Each node is built to connect with each other over wi-fi or wired ethernet. I would always recommend you to connect it via wired ethernet as much as possible because of better speeds.
If you are using one of the Ethernet port to connect to other nodes within your network, you can use the other ethernet port for LAN connection. Velop will automatically detect the connection on the Ethernet port and assign accordingly.
Before we go into setup, I need to emphasize that Velop DOES NOT support Bridge Mode. This means that you have to replace your existing router with Velop and let Velop control your network.
eero, on the other hand, supports Bridge Mode, and hence I can use my existing Asus router to control my network while the eero just focus on wireless access.
There are many reasons why Bridge Mode is better for semi-advanced users. For a start, your router is more powerful than a node.
If you have LAN devices at home, your bottleneck will be the single Gigabit of your node as compared to eight Gigabit Ethernet ports found in high-end routers.
VLAN tagging is not supported in Velop. However, if you are using Bridge Mode, you can use the VLAN tagging feature in your router instead.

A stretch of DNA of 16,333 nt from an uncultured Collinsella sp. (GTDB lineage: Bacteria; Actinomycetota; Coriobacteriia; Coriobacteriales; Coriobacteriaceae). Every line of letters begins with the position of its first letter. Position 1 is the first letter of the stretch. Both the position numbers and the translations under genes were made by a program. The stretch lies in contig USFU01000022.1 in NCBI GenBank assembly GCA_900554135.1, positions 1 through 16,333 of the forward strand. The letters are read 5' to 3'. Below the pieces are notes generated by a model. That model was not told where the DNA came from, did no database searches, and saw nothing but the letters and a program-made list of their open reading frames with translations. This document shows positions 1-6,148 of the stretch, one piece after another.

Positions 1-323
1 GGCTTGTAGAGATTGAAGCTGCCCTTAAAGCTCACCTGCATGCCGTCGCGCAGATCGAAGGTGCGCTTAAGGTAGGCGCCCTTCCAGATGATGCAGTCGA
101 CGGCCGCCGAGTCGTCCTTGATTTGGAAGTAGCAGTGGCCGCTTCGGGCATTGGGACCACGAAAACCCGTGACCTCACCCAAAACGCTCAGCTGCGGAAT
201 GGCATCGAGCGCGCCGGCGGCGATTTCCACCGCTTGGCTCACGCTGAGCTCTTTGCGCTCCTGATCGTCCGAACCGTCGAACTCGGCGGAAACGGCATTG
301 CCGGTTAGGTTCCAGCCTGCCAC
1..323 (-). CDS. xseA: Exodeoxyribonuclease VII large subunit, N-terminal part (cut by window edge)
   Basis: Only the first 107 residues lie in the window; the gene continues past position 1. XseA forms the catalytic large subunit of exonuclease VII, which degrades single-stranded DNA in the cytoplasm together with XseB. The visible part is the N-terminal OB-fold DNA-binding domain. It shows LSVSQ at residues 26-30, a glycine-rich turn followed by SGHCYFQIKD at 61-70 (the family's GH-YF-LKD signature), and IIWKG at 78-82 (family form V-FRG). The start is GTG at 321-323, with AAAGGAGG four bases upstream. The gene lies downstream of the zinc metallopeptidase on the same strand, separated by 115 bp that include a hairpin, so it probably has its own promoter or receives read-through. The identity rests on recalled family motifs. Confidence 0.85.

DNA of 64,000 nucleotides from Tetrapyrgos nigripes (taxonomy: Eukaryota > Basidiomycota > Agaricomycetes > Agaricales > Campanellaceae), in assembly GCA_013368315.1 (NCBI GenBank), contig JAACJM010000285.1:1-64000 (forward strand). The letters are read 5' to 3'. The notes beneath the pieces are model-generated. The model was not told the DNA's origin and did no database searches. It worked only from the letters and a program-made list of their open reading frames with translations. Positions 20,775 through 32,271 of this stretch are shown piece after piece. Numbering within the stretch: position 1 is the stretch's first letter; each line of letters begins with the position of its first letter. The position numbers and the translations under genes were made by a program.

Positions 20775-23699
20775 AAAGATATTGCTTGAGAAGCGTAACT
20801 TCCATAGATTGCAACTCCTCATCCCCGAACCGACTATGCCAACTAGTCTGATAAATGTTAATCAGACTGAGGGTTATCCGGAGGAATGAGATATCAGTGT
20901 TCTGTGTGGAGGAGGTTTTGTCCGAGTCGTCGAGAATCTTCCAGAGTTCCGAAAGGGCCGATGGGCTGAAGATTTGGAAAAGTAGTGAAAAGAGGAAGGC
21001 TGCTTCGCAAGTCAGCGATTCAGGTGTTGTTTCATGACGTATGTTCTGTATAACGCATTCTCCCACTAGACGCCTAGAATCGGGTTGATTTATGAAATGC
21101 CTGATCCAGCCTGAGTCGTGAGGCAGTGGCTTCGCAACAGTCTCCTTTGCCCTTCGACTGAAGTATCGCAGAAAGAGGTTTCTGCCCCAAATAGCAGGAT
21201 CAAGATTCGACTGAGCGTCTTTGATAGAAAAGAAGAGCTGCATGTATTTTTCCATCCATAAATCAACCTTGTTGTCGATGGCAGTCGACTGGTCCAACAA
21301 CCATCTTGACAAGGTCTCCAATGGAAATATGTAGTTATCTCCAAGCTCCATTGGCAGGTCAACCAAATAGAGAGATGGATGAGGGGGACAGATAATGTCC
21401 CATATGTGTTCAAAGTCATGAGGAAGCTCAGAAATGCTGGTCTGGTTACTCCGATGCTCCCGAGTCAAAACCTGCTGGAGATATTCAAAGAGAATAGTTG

Probably the most important reason is that using bridge mode you can control your network using a browser. For most wi-fi mesh systems, you have to use an app to manage your network which is very cumbersome.
Rest assured Linksys heard us and Bridge Mode support for Velop would be coming soon in Q3 2017.
The setup process is very similar to eero. It requires your phone’s Bluetooth connection to connect to the Velop to start the process.
Because the app maintains a Bluetooth connection to Velop, it does not force the user to exit the app, reconnect or change wi-fi settings on the mobile device
Even if your Velop is restarting, your phone is still able to maintain the connection, and hence the app knows exactly which part of the setup process you are in at any given time.
I love the setup screens, the instructions are clear, and the visual animations on the screen is a nice touch.
For some weird reason, I can’t use my iPhone 7 Plus to set up the Velop. It always got stuck at “looking for your node” screen. Tried restarting my phone, toggling my Bluetooth connection, and it still doesn’t go past that screen. I even tried another node, and the same thing happens. It was a frustrating start.
I guess it might be due to a Bluetooth issue with my phone, but I have no problems connecting to other Bluetooth devices (even my door lock). It is weird.
I decided to try using an Android phone which is my HTC U Ultra . It works all the way till saving my network settings where it keeps saying that it failed to save my wi-fi settings. I have to repeat the saving process many times for it to work.
After getting past the wi-fi settings screen, it asks me to indicate where this node is located. Again, I have the same problem saving this setting, and I have to repeat the saving process many times.
Finally, the setup is done. A frustrating process for me.
After setting up the primary node, I tried using my iPhone 7 Plus again to set up the secondary node and surprisingly, it works!